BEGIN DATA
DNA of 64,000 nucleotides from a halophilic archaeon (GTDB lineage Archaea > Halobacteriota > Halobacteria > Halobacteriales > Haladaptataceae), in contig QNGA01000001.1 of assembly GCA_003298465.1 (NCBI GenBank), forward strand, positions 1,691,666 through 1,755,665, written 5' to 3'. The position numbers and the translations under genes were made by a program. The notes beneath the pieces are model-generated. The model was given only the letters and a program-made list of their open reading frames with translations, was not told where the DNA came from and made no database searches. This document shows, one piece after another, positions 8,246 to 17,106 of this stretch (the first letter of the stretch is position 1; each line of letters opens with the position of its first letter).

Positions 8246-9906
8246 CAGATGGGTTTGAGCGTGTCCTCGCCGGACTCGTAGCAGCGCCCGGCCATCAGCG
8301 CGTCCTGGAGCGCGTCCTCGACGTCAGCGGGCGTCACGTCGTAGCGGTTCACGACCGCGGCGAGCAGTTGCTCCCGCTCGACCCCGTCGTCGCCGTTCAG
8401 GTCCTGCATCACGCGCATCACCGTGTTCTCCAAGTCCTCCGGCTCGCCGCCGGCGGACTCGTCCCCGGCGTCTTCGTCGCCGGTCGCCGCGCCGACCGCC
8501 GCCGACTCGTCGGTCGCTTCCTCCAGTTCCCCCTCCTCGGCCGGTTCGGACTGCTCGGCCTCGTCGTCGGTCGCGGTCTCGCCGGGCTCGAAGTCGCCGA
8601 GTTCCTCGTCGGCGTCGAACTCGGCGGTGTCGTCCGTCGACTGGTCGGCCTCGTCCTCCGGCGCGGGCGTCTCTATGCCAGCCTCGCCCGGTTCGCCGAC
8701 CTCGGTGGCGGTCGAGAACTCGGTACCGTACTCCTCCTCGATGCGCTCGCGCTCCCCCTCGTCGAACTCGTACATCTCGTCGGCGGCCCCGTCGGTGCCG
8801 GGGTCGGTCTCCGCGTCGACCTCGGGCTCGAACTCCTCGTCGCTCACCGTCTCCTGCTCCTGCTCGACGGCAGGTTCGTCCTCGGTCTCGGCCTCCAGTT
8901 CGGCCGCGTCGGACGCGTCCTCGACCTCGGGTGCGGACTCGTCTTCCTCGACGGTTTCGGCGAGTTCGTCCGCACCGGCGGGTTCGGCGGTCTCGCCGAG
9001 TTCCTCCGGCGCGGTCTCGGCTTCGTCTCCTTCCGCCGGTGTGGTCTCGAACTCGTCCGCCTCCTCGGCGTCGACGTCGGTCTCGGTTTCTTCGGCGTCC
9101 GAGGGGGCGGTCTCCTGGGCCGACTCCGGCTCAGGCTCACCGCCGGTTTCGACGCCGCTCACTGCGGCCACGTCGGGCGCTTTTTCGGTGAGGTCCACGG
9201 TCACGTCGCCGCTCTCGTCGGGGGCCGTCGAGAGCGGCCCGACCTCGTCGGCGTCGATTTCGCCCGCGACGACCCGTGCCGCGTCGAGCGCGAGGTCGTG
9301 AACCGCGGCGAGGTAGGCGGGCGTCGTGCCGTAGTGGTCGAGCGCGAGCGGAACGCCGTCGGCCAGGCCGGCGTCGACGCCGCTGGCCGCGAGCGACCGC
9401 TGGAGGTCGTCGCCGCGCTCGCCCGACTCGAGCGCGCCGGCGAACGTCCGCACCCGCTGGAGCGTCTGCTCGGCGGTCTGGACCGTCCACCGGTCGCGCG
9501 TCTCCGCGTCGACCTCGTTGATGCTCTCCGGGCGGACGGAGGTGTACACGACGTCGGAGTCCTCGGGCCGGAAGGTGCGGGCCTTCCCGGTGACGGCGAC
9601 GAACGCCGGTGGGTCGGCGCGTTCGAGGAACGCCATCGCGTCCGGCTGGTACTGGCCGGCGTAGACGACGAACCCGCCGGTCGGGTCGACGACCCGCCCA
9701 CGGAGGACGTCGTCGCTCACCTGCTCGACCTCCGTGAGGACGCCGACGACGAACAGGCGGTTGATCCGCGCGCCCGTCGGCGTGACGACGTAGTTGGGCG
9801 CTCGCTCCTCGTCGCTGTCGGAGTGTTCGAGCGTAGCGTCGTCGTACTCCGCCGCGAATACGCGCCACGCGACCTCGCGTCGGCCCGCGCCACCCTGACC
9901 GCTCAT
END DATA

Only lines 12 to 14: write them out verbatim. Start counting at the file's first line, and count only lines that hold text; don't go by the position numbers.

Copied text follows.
9101 GAGGGGGCGGTCTCCTGGGCCGACTCCGGCTCAGGCTCACCGCCGGTTTCGACGCCGCTCACTGCGGCCACGTCGGGCGCTTTTTCGGTGAGGTCCACGG
9201 TCACGTCGCCGCTCTCGTCGGGGGCCGTCGAGAGCGGCCCGACCTCGTCGGCGTCGATTTCGCCCGCGACGACCCGTGCCGCGTCGAGCGCGAGGTCGTG
9301 AACCGCGGCGAGGTAGGCGGGCGTCGTGCCGTAGTGGTCGAGCGCGAGCGGAACGCCGTCGGCCAGGCCGGCGTCGACGCCGCTGGCCGCGAGCGACCGC